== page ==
Medal of Honor is now on display at the National Archives

  The Medal of Honor is the highest honor in recognition of “gallantry in action.” Yet when President Abraham Lincoln signed “An act to further promote the efficiency of the Navy” into law on December 21, 1861, the creation of this honor is just a paragraph in section seven. Only 200 “medals of honor” were … Continue reading Medal of Honor is now on display at the National Archives

Reverse the (Zero) Curse

When Ronald Reagan survived the attempt on his life on March 30, 1981, and went on to serve two full four-year terms, he broke what some people call “the year-ending-in-zero” curse. It goes like this: Every President elected in a year ending in zero since 1840 had died in office. William Henry Harrison, elected in … Continue reading Reverse the (Zero) Curse

Facial Hair Friday—Edward Bates

Edward Bates was living quietly and comfortably in 1860. He had been out of public life for two decades but now was being courted by backers for the highest office in the land. The new Republican Party's nomination for President of the United States was wide open, and a number of contenders were vying for … Continue reading Facial Hair Friday—Edward Bates

It’s Washington’s Birthday—really

Monday is a federal holiday, but what holiday is it? So many ads on television and in print tell us it's Presidents/President's/Presidents' Day. Images of Lincoln and Washington sometimes accompany these ads. But here at the National Archives, we know it's still officially Washington's Birthday. This year the holiday is actually close to GW's birthday … Continue reading It’s Washington’s Birthday—really

Top Ten Pieces of History for 2010

Since April 2010, we've brought you more than 100 Pieces of History. Nothing too small, too strange, or too obscure has escaped the spotlight of our blog or the scalpel of your clever comments. And we are still discovering new pieces of history every day here at the National Archives! But before we go forward into … Continue reading Top Ten Pieces of History for 2010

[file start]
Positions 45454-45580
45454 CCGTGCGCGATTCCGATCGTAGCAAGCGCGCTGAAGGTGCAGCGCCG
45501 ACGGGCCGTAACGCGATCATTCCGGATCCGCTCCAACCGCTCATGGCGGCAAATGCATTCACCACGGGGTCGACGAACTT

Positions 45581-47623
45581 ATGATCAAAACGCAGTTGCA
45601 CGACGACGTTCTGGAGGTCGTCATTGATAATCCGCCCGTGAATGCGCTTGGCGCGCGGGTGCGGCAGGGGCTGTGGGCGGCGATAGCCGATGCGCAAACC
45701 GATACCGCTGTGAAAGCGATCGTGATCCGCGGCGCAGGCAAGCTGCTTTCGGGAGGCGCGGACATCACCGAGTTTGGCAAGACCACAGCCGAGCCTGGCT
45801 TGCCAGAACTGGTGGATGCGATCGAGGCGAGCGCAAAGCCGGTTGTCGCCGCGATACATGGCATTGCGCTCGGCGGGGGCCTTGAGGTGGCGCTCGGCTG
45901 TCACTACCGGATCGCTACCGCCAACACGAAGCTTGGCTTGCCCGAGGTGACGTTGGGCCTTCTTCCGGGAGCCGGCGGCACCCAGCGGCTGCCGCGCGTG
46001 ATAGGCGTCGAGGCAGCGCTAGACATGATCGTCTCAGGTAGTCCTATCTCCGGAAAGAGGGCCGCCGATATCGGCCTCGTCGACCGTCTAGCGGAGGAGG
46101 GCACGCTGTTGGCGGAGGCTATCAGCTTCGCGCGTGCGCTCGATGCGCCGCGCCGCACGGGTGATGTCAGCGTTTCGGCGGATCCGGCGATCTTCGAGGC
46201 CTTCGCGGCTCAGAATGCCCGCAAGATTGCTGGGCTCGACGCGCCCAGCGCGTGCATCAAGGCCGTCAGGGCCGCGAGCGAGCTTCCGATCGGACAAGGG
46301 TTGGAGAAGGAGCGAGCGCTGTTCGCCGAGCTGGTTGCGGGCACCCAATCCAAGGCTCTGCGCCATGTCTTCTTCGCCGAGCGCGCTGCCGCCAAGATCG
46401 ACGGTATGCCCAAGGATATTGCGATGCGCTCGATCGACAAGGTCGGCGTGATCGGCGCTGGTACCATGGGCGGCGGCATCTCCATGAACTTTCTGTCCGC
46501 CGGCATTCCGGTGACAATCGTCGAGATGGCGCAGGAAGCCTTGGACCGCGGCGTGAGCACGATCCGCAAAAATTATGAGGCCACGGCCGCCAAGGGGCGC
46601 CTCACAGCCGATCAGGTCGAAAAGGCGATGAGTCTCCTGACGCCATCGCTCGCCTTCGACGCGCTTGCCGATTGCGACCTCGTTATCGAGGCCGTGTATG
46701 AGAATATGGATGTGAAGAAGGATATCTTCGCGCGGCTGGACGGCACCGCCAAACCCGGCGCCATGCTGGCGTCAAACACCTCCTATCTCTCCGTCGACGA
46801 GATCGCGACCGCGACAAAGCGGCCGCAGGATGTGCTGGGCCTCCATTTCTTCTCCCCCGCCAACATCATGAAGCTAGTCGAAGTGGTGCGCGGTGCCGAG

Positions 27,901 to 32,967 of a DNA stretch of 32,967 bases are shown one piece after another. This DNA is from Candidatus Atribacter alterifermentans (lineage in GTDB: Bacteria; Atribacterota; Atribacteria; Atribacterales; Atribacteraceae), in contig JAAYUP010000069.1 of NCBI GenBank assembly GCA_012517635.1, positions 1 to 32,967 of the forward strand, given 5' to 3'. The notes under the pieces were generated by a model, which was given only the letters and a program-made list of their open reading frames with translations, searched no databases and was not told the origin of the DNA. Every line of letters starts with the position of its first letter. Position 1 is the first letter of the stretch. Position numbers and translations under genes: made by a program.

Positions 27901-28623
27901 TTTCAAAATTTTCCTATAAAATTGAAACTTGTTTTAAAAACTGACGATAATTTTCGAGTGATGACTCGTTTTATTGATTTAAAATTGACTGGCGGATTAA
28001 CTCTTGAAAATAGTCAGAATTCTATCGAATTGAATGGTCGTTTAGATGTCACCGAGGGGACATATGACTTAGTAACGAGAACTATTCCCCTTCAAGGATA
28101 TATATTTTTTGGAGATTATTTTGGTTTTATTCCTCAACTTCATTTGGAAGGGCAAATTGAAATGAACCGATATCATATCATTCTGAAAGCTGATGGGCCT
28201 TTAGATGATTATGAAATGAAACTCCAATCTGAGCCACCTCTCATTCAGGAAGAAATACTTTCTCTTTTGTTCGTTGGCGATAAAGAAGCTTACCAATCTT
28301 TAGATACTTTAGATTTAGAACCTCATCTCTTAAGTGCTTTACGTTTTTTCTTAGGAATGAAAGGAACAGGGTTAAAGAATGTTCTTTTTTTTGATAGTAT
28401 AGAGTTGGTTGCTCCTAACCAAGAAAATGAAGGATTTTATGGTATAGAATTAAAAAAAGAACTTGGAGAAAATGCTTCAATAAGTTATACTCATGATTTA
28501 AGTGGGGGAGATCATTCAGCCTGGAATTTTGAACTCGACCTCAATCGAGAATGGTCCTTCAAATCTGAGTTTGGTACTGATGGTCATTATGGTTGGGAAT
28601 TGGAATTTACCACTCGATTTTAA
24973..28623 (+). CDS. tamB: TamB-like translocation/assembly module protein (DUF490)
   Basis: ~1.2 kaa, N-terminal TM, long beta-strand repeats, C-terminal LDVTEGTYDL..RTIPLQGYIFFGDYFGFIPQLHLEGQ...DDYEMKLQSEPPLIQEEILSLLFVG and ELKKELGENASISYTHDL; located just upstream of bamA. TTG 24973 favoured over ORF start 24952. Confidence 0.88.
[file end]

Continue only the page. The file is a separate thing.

Lincoln to slaves: go somewhere else

Today's post comes from National Archives Office of Strategy and Communications staff writer Rob Crotty. The issue of slavery divided the country under Abraham  Lincoln's Presidency. The national argument was simple: either keep slavery or abolish it. But Abraham Lincoln, known as the Great Emancipator, may have also been known as the Great Colonizer when … Continue reading Lincoln to slaves: go somewhere else

Thanksgiving, as American as apple pie

Today's post comes from National Archives Office of Strategy and Communications staff writer Rob Crotty. Here, in short, are the documents that made Thanksgiving. On October 3, 1789, President George Washington issued a proclamation naming Thursday, November 26, 1789, as an official holiday of "sincere and humble thanks." The nation then celebrated its first Thanksgiving … Continue reading Thanksgiving, as American as apple pie

Rare photo of Lincoln at Gettysburg

Today's post comes from National Archives Office of Strategy and Communications staff writer Rob Crotty. In 1952, the chief of the Still Photo section at the National Archives, Josephine Cobb, discovered a glass plate negative taken by Mathew Brady of the speaker's stand at Gettysburg on the day of its dedication as a National Cemetery. … Continue reading Rare photo of Lincoln at Gettysburg

The must-have Christmas gift of 1864

Today's post comes from National Archives Office of Strategy and Communications staff writer Rob Crotty. Each year in America it seems there is one holiday gift that is heavy on demand and short on supply. In 1996, there was the Tickle-Me-Elmo fiasco. In 1983, it was the Cabbage Patch Doll. In 1864, the gift of … Continue reading The must-have Christmas gift of 1864

Teddy Roosevelt and Abraham Lincoln in the same photo

Today's post comes from National Archives Office of Strategy and Communications staff writer Rob Crotty. History is full of strange coincidences, and the Civil War is no exception. In the 1950s, Stefan Lorant was researching a book on Abraham Lincoln when he came across an image of the President's funeral procession as it moved down … Continue reading Teddy Roosevelt and Abraham Lincoln in the same photo